Lao Ching Hing, 668 North 44th Street (COFCO Chinese Cultural Center), Phoenix, 286-6168. Hours: Lunch, Monday through Thursday, 11 a.m. to 2 p.m.; Friday through Sunday, 11 a.m. to 2:30 p.m.; Dinner, Monday through Thursday, 5 to 9 p.m.; Friday through Sunday, 5 to 9:30 p.m.
I expected great things from Lao Ching Hing, the first Chinese restaurant to open at the Chinese Cultural Center. No doubt the Chinese government, which owns the center, wants its tenants to make a good impression. Lao Ching Hing's chef, I hear, was imported from Shanghai to prepare local delicacies.
More likely, he was deported. There's no getting around it--this place is a major disappointment.
It looks like the proprietors spared no expense on the decor. Lao Ching Hing is gorgeous. Feast your eyes on the burnished mahogany furniture, the open shelfwork supporting teapots and vases, vintage photos of old Shanghai and the heavy wooden tables inlaid with marble.
It's the only feasting you'll do here. Certainly nothing from the kitchen merits your attention. For a place that calls itself a Shanghai restaurant, there's precious little regional bounty on the menu--unless, of course, you believe egg rolls, kung pao chicken, moo shu pork, sweet and sour chicken, Mongolian beef, shrimp fried rice and chow mein are native delights. What on earth are these hackneyed dishes doing in a showcase Chinese restaurant in a showcase Chinese center? What kind of hicks does Lao Ching Hing think we are?
The Shanghai dishes are not only few, they're nondescript. If you've never had the good stuff, you might wonder why there's such a thing as Shanghai cuisine at all.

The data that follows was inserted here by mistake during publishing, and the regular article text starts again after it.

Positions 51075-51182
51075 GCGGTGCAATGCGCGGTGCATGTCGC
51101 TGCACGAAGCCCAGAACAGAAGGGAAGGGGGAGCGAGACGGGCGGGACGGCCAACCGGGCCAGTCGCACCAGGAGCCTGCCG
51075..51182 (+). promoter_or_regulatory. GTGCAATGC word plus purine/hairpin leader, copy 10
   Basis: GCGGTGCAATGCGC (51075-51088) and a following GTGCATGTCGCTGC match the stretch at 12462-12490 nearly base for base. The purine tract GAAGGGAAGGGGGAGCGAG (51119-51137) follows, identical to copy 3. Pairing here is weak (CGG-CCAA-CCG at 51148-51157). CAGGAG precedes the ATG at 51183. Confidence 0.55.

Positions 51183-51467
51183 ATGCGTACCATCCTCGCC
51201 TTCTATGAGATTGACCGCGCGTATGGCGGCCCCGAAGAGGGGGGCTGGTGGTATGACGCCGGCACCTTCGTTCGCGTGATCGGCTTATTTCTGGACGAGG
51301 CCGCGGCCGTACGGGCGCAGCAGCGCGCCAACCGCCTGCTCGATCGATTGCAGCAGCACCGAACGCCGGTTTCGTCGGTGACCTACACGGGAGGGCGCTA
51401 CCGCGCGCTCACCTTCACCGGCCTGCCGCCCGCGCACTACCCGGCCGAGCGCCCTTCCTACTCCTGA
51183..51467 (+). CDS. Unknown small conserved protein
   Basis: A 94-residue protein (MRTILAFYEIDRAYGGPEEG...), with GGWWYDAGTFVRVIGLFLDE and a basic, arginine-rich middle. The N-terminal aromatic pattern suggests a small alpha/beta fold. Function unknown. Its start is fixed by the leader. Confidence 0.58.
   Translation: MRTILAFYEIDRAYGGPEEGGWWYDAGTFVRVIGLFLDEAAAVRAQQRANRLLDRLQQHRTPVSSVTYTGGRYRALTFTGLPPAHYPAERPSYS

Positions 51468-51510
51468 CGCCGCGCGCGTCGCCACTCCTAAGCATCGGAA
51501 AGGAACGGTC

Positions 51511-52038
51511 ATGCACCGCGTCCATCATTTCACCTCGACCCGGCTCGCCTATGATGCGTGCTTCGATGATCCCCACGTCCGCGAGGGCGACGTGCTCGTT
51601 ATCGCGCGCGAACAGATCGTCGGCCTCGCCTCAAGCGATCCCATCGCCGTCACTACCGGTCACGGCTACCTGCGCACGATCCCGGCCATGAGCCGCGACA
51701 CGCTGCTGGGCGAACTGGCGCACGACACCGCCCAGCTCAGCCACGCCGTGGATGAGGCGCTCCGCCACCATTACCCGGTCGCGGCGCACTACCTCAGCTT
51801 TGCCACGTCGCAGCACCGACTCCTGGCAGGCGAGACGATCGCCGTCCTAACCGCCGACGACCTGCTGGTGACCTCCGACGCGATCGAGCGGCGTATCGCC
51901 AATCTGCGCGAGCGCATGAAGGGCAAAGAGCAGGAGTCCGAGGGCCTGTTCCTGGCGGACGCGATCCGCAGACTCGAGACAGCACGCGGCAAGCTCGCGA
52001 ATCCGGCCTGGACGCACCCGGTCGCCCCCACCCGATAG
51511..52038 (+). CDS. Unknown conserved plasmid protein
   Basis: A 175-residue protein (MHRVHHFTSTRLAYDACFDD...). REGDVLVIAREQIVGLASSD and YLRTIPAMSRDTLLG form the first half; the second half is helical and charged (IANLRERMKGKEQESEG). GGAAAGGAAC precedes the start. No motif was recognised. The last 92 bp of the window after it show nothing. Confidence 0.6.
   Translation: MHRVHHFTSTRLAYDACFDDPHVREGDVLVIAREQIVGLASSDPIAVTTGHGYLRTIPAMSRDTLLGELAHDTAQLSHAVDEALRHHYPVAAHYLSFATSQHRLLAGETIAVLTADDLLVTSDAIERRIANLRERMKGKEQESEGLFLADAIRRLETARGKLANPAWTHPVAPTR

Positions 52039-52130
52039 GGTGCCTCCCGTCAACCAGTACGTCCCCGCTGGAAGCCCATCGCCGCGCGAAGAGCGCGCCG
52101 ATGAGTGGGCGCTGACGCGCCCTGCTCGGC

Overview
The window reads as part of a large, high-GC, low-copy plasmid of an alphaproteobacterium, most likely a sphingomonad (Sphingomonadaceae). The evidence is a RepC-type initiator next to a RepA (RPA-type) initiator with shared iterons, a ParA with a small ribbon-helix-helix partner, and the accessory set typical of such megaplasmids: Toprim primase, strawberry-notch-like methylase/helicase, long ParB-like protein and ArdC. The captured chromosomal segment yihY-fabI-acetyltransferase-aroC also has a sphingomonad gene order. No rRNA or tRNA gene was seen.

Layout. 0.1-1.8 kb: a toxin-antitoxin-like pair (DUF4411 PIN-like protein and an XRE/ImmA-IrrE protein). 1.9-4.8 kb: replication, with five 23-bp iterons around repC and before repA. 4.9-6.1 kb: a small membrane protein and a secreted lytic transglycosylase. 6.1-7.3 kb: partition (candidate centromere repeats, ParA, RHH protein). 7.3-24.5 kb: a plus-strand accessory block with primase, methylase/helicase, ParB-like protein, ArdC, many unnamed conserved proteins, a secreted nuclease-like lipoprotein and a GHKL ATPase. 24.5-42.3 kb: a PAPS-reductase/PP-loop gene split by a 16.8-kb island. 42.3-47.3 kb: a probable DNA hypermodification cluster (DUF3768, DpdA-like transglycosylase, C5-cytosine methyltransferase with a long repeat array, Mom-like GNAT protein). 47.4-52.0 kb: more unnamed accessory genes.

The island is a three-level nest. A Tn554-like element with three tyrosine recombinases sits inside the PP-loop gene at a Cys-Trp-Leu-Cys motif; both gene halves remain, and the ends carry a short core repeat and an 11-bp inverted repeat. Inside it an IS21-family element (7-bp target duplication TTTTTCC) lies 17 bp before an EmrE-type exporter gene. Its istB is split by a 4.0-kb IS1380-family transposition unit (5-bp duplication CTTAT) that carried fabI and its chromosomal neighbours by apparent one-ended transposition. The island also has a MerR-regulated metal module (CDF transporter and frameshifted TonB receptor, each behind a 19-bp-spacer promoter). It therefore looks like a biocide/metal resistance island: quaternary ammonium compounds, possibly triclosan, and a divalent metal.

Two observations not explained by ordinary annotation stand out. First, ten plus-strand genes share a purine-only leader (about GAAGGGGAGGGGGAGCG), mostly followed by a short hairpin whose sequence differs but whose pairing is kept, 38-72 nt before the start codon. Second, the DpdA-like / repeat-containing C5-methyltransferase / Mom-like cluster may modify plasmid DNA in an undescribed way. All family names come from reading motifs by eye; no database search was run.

Steamed pork dumplings don't taste fresh. Sweet rice cake is an acquired taste I haven't acquired. It's a spongy, gelatinous, quivering mass, made from rice flour flecked with nuts. Rice noodles tossed with assorted veggies have no energy. A little of the fluffy braised meatballs goes a very long way. Pork with preserved vegetables is smoky and intense, but very fatty. Pan-fried pomfret, two small, whole fish coated with a one-dimensional ginger sauce, is a snooze.
The kitchen seems to be just going through the motions with everything else on the menu, too. Take the "shrimp in special pancake." What's special about a plain omelet studded with a few shrimp--no veggies, no seasoning--is beyond me. Shredded potato with green pepper is exactly that. One bite and you've plumbed its depths. Seafood soup with tofu has precious little seafood and even less flavor.
As for the egg roll, kung pao chicken, shrimp in black-bean sauce, chicken chow mein, Mongolian beef and twice-cooked pork, just thank your lucky stars that I had to eat them, and you didn't. Fortunately, I was spared the "Vermicelli with grounded vegetable meat." When I ordered it, the server steered me away. "Is it only for the Chinese?" I asked. She shook her head. "No, not good for Chinese people, too," she replied.
The Asian community, and everybody else, seems to be staying away from Lao Ching Hing. On all three of my visits, the place was almost deserted. I took heart when I saw a Chinese gentleman come in one evening, but it turned out he had locked his keys in the car and needed a Yellow Pages to find a locksmith. Lao Ching Hing should consider using the directory, too: Look under "C," for chef.
Hot and sour soup
Scallops with mushroom
Chocolate won tons
Lao Ching Hing: